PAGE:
Atmospheric aerosols and how they influence climate
Climate models are evolving, and are getting more accurate, but they are still incomplete. Our atmosphere is very complex, and there are factors that even current models don't address, or address with an in-complete knowledge of the physical processes involved. This leads to inaccuracies that create uncertainty in the results of climatic projections. Aerosols are an important part of atmospheric dynamics, and their mechanisms of formation are not fully understood.
University of Leeds experts have helped scientists get a step closer to understanding how aerosol particles are formed in the atmosphere and the effect these particles have on our climate.
Working with scientists from the CLOUD experiment at the European Organisation for Nuclear Research (CERN), in Geneva, climate change experts from the University have shown that amines — atmospheric vapours closely related to ammonia, largely derived from activities such as animal husbandry — combine with sulphuric acid to form highly stable aerosol particles at rates similar to those observed in the lower atmosphere.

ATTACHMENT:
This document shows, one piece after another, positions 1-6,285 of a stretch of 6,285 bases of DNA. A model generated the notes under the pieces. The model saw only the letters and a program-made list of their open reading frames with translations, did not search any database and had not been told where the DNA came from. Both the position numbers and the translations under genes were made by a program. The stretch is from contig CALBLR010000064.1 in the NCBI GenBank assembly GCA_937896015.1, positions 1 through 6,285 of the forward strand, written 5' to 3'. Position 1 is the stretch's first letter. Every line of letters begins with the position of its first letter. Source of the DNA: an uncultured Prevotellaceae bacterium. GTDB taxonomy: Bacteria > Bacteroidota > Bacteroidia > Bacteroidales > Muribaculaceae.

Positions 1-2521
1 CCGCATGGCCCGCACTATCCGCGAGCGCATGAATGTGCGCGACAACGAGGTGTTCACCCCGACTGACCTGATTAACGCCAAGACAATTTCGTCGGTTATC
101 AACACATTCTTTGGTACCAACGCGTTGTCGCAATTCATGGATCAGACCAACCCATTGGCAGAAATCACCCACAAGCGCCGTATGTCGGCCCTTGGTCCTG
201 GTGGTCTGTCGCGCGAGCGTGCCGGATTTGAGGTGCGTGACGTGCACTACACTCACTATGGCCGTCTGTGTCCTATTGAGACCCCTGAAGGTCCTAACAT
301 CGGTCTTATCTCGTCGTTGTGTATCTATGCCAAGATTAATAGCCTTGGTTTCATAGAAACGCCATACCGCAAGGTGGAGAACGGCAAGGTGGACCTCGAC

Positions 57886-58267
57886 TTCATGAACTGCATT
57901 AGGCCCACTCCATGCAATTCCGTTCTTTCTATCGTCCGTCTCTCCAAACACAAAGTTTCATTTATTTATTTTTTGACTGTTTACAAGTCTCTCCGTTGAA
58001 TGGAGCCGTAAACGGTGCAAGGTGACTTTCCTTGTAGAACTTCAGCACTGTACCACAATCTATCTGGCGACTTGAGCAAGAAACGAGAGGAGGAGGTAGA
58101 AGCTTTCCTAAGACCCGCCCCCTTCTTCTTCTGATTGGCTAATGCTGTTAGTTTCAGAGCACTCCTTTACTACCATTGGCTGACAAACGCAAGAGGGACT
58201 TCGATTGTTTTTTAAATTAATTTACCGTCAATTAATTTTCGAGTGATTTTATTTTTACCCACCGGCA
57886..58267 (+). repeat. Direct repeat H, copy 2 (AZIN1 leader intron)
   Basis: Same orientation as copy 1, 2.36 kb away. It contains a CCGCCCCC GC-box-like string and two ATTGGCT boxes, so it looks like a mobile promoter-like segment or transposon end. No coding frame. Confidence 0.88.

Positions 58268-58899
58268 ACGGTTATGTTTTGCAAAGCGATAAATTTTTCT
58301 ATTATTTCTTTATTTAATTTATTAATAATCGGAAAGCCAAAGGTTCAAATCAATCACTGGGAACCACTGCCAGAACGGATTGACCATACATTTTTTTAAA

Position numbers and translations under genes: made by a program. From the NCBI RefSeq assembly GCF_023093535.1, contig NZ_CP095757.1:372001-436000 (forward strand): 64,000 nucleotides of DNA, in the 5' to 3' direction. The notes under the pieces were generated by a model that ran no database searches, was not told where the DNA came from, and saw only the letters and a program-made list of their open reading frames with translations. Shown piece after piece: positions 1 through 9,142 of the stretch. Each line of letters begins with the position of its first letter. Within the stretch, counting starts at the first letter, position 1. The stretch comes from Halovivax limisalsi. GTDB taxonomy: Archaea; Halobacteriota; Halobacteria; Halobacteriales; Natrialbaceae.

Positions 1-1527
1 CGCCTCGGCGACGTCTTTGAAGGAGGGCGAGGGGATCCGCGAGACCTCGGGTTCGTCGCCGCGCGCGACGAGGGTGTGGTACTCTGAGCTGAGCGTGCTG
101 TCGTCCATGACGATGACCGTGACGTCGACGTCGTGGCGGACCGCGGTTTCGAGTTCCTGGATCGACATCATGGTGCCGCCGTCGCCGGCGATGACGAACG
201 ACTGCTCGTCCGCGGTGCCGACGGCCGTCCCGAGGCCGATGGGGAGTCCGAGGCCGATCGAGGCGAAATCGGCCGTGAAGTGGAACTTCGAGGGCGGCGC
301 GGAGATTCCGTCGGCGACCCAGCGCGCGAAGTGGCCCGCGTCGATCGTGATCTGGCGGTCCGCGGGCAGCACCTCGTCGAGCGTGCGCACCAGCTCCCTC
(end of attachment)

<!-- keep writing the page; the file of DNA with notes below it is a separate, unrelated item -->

To conduct the experiment, the research team has access to a special laboratory chamber with unprecedented cleanliness, allowing them to simulate the atmosphere and introduce minute amounts of various atmospheric vapours under carefully controlled conditions — in this case amines and sulphuric acid.
The results of the experiment, published in the journal Nature, are significant because aerosols cause a cooling effect by reflecting sunlight and by seeding cloud droplets, suggesting that both natural and sources of amines caused by man could influence climate.
The team has also shown that ionisation by cosmic rays are unimportant when it comes to generating of these particular aerosol particles in the atmosphere.
The effect of cosmic rays on climate has been a highly controversial topic. It has been suggested that cosmic ray-induced particle formation could affect climate change, but this seems not to be the case for the particles studied at CERN.
Hazy landscape photo via Shutterstock.
Read more at University of Leeds.